Tuesday, September 20, 2016


Marvelous Beauty of German Renaissance


A very beautiful film. We may wonder how Fritz Lang managed to get to that level of quality of picture but also that width of picture with the camera of the time. But he managed at least to give the impression he had wide pictures of landscape and movement, particularly galloping horses and masses of people.

The film is not in black and white as expected but in gold and black and that gives it a tremendous impact since it is color without being color. It is warm whereas white and black would have been cold. That establishes a relation with the audience that is close like some story telling at night in front of some fire in the winter. We are inside the story. Another quality is the costumes. The luxurious costumes of the Nibelungen from Burgundy and the city of Worms are strikingly imposing and even forbidding. Hagen Tronje’s rough costume and extravagant helmet make him look like a barbarian, violent by principle, treacherous by nature. He is the man apart that will never be betrayed by the clan, in spite of all the misery he will bring down upon them. In the same way the Huns are shown as primitive, mostly have nude, and children are shown as systematically nude, living in some kind of huts or tents, at times troglodyte caves, though at the same time they have a palace in the “city” and that palace is in a way beautiful though rather massive and heavy but quite comparable to that of the Nibelungen in Worms which is maybe vaster and more richly decorated and has a cathedral.

The restoration of the film has a lot to do with the quality of the picture but all the rest is really Fritz Lang’s.

The question this film brings up is the motivation of Fritz Lang when he directed and produced this film. The film goes back to the traditional Germanic more than German legend of Siegfried and his wife Kriemhild. This version is not the only one in Germanic culture with some others more Scandinavian in which Siegfried is named Sigurd. This film is centered on Burgundy seen as German and the Huns in the East. This redistributing Europe to the benefit of Germany is typical of the post World War 1 atmosphere, the desire to step over the defeat. At the same time the Nibelungen are run amok because of one of their allies who is untrustworthy, and yet they stick to him. That leads to all the Nibelungen being destroyed by the vengeful will of one of them, hence some kind of a traitor, Kriemhild herself who wants to avenge the murder of her husband, though she forgets to remember she gave the killer the information he needed to succeed. She wants at least everyone to forget. And she will get her vengeance, but she will be destroyed by one surviving member of the clan.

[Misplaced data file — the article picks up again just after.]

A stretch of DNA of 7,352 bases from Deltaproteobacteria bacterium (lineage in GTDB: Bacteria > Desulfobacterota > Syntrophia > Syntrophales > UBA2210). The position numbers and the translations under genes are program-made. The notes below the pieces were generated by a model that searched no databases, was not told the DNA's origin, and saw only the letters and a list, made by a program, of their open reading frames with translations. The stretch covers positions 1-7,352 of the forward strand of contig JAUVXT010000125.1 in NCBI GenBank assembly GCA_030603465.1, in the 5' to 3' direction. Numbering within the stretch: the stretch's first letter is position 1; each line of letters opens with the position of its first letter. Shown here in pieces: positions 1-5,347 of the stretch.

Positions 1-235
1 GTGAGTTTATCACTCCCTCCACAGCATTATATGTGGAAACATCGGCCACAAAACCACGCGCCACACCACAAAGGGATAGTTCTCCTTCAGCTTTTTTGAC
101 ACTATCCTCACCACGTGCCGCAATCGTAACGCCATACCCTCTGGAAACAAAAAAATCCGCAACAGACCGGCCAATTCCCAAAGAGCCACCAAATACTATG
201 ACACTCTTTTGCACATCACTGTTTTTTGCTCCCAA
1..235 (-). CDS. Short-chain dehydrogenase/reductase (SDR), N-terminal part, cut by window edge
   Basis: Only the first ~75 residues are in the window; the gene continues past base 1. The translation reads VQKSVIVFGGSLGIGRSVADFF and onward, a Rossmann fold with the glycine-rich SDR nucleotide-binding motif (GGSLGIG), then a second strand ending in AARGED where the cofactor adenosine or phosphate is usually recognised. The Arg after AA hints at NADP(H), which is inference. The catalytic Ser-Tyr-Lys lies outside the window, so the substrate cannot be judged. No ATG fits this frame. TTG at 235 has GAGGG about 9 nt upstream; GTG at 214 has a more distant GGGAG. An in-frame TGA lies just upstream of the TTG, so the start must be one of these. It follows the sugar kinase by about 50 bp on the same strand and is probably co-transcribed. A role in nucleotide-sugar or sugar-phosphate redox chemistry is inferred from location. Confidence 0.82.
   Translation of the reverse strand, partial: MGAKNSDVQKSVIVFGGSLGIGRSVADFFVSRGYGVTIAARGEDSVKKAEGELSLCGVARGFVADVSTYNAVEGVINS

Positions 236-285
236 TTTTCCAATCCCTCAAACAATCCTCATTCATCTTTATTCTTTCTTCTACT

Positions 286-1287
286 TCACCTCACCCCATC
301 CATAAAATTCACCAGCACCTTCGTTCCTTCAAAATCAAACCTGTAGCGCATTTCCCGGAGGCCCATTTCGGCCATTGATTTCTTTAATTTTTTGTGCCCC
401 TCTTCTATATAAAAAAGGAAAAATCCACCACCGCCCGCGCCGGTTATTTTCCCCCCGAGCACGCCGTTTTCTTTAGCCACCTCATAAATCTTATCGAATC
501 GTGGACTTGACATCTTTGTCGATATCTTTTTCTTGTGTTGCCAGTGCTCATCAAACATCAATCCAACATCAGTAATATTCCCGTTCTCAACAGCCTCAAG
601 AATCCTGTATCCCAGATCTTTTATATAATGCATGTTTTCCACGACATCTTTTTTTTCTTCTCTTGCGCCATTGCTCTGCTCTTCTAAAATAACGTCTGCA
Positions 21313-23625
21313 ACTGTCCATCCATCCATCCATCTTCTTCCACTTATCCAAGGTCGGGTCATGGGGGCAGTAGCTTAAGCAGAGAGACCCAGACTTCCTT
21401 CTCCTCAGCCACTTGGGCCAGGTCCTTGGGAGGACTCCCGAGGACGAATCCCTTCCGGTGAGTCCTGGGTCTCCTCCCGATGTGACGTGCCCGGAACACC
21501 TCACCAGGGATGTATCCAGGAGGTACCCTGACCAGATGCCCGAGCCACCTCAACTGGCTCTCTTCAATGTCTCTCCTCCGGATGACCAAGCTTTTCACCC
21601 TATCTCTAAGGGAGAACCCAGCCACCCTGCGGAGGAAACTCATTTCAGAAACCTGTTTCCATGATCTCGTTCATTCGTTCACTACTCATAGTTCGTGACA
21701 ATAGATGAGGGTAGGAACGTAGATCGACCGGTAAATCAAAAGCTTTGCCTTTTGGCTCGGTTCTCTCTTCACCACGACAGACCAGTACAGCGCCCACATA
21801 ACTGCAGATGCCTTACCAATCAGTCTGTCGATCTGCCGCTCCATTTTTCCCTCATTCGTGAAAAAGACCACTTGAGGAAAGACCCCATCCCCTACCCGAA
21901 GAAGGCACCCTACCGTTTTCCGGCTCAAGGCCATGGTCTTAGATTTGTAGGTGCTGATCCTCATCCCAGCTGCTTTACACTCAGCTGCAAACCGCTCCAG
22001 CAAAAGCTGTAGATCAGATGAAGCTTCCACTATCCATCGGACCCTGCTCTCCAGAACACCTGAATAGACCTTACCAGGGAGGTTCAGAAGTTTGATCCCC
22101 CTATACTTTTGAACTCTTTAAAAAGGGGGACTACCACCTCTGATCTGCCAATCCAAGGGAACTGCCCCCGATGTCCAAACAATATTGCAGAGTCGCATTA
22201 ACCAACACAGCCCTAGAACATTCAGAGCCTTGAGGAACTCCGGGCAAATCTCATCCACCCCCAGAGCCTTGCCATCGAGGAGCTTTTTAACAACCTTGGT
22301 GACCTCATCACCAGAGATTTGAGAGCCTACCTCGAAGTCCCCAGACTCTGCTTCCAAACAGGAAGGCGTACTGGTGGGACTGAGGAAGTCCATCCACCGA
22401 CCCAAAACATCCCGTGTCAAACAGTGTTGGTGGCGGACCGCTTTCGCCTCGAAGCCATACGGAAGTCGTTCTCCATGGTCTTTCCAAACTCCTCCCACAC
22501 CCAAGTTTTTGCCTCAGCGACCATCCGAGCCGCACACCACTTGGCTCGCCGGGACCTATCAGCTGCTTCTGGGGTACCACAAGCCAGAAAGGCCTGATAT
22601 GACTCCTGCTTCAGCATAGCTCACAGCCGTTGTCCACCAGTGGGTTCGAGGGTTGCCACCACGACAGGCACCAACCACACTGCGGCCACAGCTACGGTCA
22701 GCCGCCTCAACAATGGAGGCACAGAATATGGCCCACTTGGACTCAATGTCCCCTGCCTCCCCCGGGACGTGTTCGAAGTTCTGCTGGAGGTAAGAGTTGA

That means the defeat comes from inside because the Nibelungen were not able to respect and protect the hero they had welcomed in their clan. You see the myth behind, the lesson to the German audience: be faithful and support your heroes. Just nine years later it is this mood that will produce Hitler and the full German support to him. The Germans did not do the same mistake as in the old days. Surprisingly enough the lesson comes from a Jew, the main victims later on.

The vision of the East, the Huns, Attila, is the vision of a primitive and extremely barbaric people but yet courageous and dedicated to themselves, the Huns, with waves and waves of simple people turned warriors without weapons or equipment, dying in great number but finally overwhelming the well equipped and well trained Nibelungen. True enough the killing idea came from Kriemhild: burn them all in and out, but yet it is the Huns who did it, burning down their own palace to roast the Nibelungen inside. At the same time the motivations were clear: they wanted to avenge the killing of Attila’s own son by Hagen Tronje. They were justified since Hagen Tronje killed an infant out of pure spite.

We can wonder if this film, a lot more popular medium than the rewriting of the myth by Wagner’s operas, though Wagner could now be heard on the radio in the 1920s and 1930s, if this film did not contribute to build the atmosphere and motivation that brought Hitler to power. One thing is sure: the film is a very compelling call to the Germans to reunite and get inspiration from their mythology or past and at the same time to unite behind their heroes not to make the same mistakes again. In 1924 Hitler was still unknown but yet the momentum that was going to bring him to power was already moving and building up. This film is one piece of the puzzle. And it’s probably for that reason that we had to wait so long before getting it restored to some glory. Some historical facts of the past are at times difficult to digest by modern people.


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